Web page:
A controversy broke out at the beginning of December 1932 over the nature of classical dance and the advisability of its revival. Dr. Muthulakshmi Reddy led the antagonists and E. Krishna Iyer the pro-art protagonists. The English language press made space available for the controversy which helped to open the eyes of the public to the richness of the art of dance. The controversy lasted several weeks.

The decisive discussion on the fate and future of dance was held on the sixth day of the sixth annual conference of the Music Academy. The venue was a special pandal erected for the occasion to the north of Ripon Building in the then People’s Park. The pandal could easily accommodate two thousand persons.

On December 28th the conference devoted the whole day to the ‘Nautch Question’ as it was called by the self-appointed social reformers. Meanwhile, Krishna Iyer gave notice of a resolution dealing with the encouragement of Bharata Natyam. Copies of the resolution had been circulated in advance and the participants were well prepared for the deliberations. G.A. Johnson, Assistant Editor of The Madras Mail, who had been invited to the proceedings, wrote a letter that read, in part: “There is a point which has occurred to me in connection with these discussions which I submit might usefully be raised. This refers to the public performances of the ‘Nautch’ which I understand many reformers wish to discourage. It is reasonable to suppose: (I) That if it is intended to reform the devadasis, they must be given an alternative profession. Public performances of the dance should provide them with lucrative opportunities to display their talents.(II) If the dance is to be free from its less respectable associations, the encouragement of public display appears to be the best way to do it. Private parties tend to encourage the notion of lack of respectability. Public functions, on the other hand, show the dance for what it is. Lack of respectability might best be removed by attendance at these public functions of respectable people.”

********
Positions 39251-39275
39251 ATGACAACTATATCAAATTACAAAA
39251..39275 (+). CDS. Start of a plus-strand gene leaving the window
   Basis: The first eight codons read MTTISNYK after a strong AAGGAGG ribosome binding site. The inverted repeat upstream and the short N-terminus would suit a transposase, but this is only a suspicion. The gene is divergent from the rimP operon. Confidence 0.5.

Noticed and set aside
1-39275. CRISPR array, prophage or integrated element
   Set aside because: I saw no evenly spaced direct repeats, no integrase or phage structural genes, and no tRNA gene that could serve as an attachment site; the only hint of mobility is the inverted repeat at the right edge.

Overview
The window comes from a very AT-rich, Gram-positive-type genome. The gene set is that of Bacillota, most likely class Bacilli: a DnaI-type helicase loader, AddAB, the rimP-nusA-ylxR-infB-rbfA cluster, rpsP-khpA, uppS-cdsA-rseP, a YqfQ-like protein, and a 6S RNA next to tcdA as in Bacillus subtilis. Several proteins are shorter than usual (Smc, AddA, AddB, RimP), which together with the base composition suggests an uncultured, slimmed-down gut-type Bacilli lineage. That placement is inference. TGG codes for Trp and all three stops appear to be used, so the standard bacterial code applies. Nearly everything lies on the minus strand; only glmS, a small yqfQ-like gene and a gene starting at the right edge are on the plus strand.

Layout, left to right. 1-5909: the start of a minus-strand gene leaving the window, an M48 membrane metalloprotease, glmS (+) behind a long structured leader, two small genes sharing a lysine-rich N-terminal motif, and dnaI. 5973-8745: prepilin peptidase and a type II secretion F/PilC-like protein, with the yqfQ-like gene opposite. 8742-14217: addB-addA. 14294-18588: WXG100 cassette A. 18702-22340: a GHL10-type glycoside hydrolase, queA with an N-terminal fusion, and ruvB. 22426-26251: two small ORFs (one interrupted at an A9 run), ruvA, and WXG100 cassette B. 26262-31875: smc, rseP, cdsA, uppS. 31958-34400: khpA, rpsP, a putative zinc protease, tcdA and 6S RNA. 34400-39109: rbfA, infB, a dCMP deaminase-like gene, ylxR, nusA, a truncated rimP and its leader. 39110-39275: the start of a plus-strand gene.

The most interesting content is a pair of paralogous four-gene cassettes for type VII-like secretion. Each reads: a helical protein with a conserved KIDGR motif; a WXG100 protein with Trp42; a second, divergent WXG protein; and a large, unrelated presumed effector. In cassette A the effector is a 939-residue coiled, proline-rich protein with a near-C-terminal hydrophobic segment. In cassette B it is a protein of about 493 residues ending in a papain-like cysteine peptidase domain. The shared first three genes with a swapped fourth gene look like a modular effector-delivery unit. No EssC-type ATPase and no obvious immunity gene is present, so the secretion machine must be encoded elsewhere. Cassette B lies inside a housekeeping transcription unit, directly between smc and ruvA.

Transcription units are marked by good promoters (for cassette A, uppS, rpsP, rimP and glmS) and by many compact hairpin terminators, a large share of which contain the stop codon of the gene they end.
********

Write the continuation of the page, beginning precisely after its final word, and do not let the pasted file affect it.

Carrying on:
After the resolution was duly moved and seconded, as many as 16 eminent persons took part in the discussions.

(To be concluded)

The crucial controversy

In 1932, certain social events, in which Nautch was featured, gave rise to a crucial controversy.

The Raja of Bobbili (a prinicipality in the Madras Presidency) became Premier of the Presidency Government. When he assumed office, a public function was organised to felicitate him and it included a Nautch performance. The Raja took it in his stride.